When Clay Jannon, a jobless website designer, applies to work the night shift at Mr. Penumbra's 24-Hour Bookstore, he must promise not to open any of the volumes shelved in the dimly lit, way-back stacks. These titles are only for members of a book club, who arrive periodically in the wee, small hours to trade one obscure manuscript for another. But it doesn't take long before boredom—and curiosity—gets the better of Clay. Between occasional customers, he designs a 3-D virtual replica of the store on his laptop and discovers a pattern to the borrowing and more questions than answers when he finally cracks one of the dusty tomes. Sloan has crafted a delightful modern-day fantasy adventure, replacing warriors, wizards, and rogues with a Silicon Valley entrepreneur, a Googler, and a book clerk.

The Particular Sadness of Lemon Cake

Aimee Bender

On the eve of her ninth birthday, unassuming Rose Edelstein, a girl at the periphery of schoolyard games and her distracted parents’ attention, bites into her mother’s homemade lemon-chocolate cake and discovers she has a magical gift: she can taste her mother’s emotions in the cake. She discovers this gift to her horror, for her mother—her cheerful, good-with-crafts, can-do mother—tastes of despair and desperation. Suddenly, and for the rest of her life, food becomes a peril and a threat to Rose. The curse her gift has bestowed is the secret knowledge all families keep hidden—her mother’s life outside the home, her father’s detachment, her brother’s clash with the world. Yet as Rose grows up she learns to harness her gift and becomes aware that there are secrets even her taste buds cannot discern.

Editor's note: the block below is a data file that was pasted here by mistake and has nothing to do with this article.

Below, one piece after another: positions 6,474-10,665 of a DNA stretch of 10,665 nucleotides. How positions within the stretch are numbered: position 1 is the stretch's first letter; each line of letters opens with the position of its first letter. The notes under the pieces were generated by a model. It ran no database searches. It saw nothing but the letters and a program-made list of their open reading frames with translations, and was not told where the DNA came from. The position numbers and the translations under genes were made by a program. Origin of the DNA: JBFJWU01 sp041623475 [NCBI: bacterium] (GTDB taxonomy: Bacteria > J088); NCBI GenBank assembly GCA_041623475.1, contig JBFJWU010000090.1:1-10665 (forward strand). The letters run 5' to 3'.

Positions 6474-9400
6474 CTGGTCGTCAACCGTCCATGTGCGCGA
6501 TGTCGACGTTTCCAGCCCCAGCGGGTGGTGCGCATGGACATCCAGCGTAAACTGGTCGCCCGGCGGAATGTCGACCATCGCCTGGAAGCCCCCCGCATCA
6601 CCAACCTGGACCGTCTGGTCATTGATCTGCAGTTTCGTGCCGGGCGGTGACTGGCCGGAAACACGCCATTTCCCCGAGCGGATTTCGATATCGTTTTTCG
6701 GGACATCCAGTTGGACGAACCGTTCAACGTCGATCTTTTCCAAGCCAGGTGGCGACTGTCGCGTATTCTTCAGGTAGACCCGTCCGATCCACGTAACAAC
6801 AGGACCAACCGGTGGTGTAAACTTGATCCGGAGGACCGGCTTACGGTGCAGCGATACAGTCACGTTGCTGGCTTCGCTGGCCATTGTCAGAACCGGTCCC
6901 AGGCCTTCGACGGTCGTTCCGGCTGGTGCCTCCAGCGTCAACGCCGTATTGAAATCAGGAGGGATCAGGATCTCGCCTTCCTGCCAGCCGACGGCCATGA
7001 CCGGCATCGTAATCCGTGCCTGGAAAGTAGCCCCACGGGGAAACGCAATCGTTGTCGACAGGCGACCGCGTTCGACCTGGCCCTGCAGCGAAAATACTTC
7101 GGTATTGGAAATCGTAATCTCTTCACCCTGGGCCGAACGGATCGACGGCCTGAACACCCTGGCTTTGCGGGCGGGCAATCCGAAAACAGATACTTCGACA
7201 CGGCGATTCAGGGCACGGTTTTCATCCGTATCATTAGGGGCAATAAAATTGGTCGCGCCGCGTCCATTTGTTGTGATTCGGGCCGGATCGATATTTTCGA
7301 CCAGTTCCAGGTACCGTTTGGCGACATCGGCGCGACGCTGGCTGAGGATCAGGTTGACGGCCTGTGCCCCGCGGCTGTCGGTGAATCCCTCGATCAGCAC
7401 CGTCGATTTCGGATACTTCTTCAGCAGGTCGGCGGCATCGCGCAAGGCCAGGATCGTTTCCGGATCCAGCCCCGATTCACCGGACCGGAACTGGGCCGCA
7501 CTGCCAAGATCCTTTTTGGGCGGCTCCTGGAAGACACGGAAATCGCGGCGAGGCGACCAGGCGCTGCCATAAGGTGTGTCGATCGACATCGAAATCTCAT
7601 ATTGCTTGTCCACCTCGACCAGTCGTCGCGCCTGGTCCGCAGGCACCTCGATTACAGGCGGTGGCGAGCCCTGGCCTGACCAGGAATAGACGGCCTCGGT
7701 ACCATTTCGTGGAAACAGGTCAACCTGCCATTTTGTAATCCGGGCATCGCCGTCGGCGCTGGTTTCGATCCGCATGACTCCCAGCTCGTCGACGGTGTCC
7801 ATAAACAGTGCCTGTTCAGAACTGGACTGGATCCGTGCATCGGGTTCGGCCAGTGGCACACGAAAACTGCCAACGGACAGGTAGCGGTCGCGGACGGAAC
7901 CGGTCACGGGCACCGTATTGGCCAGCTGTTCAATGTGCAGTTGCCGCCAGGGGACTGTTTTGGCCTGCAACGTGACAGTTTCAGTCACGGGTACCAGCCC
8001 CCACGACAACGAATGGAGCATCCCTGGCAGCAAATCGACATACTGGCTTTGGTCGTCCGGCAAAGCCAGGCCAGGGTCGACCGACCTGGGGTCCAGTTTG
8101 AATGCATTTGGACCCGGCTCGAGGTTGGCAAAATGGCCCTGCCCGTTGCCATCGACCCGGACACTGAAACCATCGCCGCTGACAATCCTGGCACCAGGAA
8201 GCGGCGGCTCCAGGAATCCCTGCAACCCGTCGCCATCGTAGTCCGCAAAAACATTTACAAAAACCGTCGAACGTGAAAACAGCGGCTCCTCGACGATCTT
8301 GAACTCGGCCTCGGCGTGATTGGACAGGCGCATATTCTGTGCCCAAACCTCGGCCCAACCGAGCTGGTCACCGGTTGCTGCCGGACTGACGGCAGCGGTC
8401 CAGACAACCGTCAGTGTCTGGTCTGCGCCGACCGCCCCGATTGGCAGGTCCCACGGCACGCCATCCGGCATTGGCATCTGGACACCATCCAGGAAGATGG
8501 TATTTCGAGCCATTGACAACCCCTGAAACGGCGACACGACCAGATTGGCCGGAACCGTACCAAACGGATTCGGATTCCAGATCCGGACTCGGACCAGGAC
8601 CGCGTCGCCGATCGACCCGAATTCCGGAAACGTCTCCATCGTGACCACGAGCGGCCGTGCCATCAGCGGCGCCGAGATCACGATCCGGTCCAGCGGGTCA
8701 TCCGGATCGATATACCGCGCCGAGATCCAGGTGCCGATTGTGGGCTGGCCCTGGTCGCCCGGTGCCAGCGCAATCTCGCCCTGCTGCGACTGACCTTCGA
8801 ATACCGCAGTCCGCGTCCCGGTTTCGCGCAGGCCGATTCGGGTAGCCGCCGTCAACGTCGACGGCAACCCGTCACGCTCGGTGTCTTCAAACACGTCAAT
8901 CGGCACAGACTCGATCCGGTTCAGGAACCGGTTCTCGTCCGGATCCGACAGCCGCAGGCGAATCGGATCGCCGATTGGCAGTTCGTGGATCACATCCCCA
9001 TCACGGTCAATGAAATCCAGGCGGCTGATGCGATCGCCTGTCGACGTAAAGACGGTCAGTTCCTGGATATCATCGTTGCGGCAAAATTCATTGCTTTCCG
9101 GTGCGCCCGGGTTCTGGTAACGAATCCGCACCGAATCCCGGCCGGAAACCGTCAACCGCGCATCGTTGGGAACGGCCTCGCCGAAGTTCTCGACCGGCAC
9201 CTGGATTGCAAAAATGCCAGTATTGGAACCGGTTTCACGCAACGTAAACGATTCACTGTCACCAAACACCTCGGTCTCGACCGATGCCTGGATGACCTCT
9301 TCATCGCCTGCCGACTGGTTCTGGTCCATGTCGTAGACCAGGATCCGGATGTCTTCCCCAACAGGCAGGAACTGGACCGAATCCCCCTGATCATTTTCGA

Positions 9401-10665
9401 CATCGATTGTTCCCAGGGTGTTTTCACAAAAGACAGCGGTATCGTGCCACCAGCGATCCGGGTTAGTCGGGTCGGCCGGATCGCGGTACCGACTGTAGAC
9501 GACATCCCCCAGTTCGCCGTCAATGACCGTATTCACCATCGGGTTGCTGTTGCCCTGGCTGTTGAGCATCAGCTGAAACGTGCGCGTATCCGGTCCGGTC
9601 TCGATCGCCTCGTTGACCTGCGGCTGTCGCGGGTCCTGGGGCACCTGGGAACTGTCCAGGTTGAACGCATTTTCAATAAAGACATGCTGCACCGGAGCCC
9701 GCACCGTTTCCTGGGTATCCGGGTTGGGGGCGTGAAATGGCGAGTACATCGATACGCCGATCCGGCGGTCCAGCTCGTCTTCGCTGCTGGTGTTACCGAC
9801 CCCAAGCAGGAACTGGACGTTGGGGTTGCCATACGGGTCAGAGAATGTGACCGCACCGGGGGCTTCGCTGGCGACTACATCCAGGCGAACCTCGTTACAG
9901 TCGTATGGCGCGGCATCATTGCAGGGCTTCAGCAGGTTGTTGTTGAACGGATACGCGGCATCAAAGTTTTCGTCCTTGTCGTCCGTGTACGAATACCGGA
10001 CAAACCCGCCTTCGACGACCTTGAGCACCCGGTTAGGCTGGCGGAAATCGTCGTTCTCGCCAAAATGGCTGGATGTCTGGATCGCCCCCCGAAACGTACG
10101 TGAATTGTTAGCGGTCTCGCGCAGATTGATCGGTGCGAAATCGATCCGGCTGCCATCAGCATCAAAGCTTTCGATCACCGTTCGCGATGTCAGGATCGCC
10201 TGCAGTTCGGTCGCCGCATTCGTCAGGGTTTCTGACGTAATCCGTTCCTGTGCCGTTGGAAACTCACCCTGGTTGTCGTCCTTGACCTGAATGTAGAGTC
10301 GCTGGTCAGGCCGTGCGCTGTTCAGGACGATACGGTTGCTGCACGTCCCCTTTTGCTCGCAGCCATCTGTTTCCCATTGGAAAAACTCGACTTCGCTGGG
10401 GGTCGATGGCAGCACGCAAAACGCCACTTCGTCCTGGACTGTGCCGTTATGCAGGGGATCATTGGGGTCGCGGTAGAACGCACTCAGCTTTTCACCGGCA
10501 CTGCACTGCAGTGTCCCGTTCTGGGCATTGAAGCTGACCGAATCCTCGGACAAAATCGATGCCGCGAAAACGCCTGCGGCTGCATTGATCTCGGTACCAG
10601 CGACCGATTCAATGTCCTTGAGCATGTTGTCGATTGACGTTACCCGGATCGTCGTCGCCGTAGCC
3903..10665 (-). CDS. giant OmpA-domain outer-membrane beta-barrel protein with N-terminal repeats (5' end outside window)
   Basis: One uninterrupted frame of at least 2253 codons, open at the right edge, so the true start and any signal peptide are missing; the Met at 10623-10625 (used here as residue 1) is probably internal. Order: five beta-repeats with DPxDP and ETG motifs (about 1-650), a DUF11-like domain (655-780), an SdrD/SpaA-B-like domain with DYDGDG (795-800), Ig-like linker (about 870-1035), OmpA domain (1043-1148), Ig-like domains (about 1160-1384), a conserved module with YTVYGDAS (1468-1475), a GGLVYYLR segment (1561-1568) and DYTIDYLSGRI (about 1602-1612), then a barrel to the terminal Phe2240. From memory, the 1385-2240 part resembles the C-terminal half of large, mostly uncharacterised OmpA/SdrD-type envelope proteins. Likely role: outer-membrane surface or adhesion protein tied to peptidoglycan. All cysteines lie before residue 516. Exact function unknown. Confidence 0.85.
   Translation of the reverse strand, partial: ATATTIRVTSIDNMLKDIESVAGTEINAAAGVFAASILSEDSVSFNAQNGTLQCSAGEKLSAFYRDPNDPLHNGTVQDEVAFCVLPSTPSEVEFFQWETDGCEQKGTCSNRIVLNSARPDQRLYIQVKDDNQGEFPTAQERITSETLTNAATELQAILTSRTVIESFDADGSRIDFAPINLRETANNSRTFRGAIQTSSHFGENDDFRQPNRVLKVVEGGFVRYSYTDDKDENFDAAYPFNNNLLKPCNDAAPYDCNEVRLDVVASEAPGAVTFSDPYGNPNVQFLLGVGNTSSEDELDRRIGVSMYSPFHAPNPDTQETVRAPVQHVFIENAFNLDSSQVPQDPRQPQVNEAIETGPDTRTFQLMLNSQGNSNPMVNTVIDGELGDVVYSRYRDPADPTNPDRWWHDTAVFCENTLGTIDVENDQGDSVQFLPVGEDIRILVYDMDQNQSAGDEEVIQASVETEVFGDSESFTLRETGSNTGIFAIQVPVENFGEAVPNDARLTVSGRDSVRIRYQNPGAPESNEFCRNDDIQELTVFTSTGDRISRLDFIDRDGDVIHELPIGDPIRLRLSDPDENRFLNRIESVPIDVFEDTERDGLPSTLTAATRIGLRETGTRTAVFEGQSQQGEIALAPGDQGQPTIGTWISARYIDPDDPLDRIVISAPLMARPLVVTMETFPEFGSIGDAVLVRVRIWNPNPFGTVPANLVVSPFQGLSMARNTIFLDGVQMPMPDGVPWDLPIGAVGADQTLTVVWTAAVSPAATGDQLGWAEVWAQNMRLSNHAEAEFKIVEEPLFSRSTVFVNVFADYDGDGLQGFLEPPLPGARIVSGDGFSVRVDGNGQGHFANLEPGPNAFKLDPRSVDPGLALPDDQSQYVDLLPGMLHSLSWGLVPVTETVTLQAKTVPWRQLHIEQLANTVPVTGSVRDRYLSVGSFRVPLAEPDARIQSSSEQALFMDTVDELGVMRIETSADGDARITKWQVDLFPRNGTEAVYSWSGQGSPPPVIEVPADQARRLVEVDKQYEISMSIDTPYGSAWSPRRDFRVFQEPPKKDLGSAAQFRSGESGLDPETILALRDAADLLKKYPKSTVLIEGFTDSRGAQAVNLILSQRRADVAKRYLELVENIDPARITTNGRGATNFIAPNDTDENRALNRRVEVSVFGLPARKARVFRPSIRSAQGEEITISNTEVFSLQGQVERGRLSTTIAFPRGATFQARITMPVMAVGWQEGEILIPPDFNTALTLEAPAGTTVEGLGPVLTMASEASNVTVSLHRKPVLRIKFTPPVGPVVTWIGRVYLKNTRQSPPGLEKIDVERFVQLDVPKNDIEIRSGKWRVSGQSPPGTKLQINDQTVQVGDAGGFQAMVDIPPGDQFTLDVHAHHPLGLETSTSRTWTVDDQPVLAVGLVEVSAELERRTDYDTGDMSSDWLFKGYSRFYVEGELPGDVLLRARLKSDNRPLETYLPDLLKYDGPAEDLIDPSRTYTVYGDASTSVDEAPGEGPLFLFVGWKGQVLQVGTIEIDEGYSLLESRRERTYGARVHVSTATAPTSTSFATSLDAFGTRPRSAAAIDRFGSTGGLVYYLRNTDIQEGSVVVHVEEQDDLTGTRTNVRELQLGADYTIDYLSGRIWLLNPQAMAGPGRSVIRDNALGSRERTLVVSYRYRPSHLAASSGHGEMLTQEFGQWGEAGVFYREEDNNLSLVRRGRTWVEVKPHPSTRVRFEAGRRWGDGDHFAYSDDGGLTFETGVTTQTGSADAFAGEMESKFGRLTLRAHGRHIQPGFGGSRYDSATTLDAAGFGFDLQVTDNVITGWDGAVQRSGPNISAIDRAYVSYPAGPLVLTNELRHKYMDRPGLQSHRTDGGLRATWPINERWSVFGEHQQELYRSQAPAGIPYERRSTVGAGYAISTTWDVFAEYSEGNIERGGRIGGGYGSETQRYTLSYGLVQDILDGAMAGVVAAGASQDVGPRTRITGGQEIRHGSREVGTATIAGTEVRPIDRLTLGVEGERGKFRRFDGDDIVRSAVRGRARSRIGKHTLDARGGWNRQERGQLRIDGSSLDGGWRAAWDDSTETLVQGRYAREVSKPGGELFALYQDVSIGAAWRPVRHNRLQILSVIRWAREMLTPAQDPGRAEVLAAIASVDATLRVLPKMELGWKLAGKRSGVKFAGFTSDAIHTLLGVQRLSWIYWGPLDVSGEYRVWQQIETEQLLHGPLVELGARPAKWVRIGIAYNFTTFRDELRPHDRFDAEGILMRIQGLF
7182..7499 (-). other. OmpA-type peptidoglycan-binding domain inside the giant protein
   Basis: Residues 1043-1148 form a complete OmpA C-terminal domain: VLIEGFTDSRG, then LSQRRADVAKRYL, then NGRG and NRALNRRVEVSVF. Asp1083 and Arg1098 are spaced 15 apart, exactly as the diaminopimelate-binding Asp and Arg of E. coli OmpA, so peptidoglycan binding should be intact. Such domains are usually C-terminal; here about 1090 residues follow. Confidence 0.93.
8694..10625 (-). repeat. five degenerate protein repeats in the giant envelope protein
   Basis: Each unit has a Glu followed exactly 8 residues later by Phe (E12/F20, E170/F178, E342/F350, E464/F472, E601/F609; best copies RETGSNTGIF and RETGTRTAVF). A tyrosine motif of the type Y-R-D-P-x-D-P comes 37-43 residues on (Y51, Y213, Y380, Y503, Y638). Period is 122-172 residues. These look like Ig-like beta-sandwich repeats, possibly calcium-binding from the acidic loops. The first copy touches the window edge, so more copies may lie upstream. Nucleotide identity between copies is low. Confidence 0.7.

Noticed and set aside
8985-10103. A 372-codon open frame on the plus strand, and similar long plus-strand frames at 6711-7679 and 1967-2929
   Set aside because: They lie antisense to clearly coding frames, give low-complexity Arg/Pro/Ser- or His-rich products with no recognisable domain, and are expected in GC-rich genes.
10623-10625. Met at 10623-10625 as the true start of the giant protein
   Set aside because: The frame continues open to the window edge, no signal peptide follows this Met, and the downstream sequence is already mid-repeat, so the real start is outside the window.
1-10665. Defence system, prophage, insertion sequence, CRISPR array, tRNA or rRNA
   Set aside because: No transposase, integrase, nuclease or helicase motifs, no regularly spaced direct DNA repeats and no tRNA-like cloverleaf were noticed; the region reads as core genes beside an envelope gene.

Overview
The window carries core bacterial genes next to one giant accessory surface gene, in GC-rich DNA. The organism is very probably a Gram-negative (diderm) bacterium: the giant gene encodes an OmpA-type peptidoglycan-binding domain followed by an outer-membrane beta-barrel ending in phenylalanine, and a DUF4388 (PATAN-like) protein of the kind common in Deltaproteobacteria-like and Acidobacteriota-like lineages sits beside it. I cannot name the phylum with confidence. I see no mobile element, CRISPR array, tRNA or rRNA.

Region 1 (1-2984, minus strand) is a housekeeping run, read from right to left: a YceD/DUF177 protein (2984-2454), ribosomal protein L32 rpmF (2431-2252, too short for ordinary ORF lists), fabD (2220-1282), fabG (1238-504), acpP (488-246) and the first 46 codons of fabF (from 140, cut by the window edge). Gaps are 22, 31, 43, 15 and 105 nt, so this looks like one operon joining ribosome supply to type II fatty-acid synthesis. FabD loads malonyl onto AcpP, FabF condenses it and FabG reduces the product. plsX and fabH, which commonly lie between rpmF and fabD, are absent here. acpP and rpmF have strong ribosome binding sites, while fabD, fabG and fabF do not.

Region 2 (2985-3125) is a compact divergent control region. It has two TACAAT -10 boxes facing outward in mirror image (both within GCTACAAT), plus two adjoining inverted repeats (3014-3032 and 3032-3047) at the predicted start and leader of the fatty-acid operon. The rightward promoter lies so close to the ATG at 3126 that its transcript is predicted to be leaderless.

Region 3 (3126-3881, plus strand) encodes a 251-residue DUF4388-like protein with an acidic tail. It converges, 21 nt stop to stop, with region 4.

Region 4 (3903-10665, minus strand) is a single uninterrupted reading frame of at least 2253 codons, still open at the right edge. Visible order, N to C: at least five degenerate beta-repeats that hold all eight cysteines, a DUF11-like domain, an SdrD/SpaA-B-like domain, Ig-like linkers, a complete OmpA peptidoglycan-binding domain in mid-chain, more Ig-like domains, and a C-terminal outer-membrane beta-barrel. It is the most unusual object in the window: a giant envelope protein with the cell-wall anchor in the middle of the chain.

The Red Garden

Alice Hoffman

The Red Garden introduces us to the luminous and haunting world of Blackwell, Massachusetts, capturing the unexpected turns in its history and in our own lives. From the town's founder, a brave young woman from England who has no fear of blizzards or bears, to the young man who runs away to New York City with only his dog for company, the characters in The Red Garden are extraordinary and vivid: a young wounded Civil War soldier who is saved by a passionate neighbor, a woman who meets a fiercely human historical character, a poet who falls in love with a blind man, a mysterious traveler who comes to town in the year when summer never arrives. At the center of everyone’s life is a mysterious garden where only red plants can grow, and where the truth can be found by those who dare to look.